Can't boot into Manjaro after BIOS update

I have a dual boot system with Windows 10 and Manjaro. I updated my BIOS through Windows, which reset my BIOS settings to default. Now Manjaro doesn't show up in the boot menu. I booted into a USB that has Manjaro on it and ran lsblk and nothing shows up regarding my entire SSD (this is my only drive on my laptop). I only just realized that the settings were reset so when I went and disable secure boot/fast boot and switched storage mode to AHCI only then I was able to detect the SSD partitions through the live usb. I am still unable to boot into my linux partition though. I instantly chrooted into my linux system in order to copy over my important files.

What I need help with is, now that I know my partition hasn't been wiped and everything is still there, how can I boot into it again? I'm fairly new so I'd appreciate it if someone can point me towards where the issue is, because at this point I'm not sure what to google.

You could have a read of this Manjaro wiki page:

https://wiki.manjaro.org/index.php?title=Restore_the_GRUB_Bootloader

Though really, it does make it all seem too hard. imho

If you download the Super GRUB 2 Disk from here:

https://www.supergrubdisk.org/super-grub2-disk/

It will make your life much easier in the future. :wink:

Thanks a lot for your response, the steps from your link worked. I ran into another issue though, which probably deserves its own thread but I'll ask it here while I'm at it:

I am unable to boot into windows unless I set my storage mode to RST, and I am unable to boot into Manjaro unless I set my storage mode to AHCI. If I enter manjaro in RST it drops me into an emergency shell, and if I enter windows in AHCI it blue screens me. Do you happen to know anything about this or could this be a consequence of the BIOS update I installed? Before this issue Windows Boot Manager used to show up in my Manjaro boot menu but it does not anymore.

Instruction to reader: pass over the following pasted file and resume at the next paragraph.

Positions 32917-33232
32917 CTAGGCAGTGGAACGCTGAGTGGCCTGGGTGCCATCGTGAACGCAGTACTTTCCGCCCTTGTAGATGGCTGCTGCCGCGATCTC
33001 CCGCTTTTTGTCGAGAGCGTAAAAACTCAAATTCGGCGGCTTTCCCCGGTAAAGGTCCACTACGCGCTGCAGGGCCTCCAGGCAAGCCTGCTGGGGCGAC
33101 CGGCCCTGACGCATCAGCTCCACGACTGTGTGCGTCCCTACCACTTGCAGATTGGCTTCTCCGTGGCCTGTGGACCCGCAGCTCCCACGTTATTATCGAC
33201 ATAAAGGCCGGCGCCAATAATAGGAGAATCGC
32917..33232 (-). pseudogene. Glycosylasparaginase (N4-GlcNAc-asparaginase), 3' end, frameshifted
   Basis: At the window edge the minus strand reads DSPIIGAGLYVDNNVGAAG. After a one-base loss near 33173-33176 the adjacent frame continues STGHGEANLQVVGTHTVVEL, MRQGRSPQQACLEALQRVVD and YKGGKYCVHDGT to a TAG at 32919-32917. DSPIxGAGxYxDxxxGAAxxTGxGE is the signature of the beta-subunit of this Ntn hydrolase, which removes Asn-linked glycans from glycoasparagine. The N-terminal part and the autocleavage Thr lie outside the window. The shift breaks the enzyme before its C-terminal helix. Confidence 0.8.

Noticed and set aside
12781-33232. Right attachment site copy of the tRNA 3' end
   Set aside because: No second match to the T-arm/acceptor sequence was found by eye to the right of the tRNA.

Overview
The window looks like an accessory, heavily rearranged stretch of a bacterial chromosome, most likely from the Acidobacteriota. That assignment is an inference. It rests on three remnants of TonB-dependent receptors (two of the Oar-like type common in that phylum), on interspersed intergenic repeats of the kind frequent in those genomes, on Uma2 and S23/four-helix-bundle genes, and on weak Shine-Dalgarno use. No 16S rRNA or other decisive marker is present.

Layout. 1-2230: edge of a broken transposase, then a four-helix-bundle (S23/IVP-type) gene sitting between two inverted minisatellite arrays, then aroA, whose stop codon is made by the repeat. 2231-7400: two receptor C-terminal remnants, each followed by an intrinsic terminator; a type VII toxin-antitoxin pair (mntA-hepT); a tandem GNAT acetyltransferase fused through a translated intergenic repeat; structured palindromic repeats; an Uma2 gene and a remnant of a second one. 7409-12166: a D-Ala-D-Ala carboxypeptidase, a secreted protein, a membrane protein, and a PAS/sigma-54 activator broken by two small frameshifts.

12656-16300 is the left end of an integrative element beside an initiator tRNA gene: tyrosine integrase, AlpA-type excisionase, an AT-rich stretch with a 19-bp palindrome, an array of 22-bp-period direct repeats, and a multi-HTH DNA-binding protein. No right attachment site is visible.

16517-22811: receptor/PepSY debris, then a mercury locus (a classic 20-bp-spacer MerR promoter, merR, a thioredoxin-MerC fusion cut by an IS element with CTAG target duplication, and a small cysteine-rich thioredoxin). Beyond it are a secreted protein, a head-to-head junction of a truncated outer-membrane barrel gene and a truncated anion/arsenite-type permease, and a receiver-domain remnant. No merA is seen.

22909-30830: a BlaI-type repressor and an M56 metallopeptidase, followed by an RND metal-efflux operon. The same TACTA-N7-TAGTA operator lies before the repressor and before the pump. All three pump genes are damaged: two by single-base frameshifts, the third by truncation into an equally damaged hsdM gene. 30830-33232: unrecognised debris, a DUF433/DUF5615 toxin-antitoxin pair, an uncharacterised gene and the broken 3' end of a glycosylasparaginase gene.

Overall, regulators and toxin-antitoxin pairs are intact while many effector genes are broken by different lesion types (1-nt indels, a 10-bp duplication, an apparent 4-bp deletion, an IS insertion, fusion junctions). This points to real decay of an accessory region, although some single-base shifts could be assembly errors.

I'm glad that you've made progress. :slight_smile:
I don't know about the current problem. Perhaps there is a different option that you can use with the super grub2 disk? I know that in the past I managed to get my triple booting system to boot using more than one of the options on the sg2d.

Beyond that I'd be searching the web for clues. There will be an answer, & getting there is a whole lot more comfortable if patience is friendly companion. :wink:

This is a known issue - as grub cannot understand the firmware based raid - also know as FakeRAID. You cannot get Linux and Windows to coexist on a FakeRAID device.

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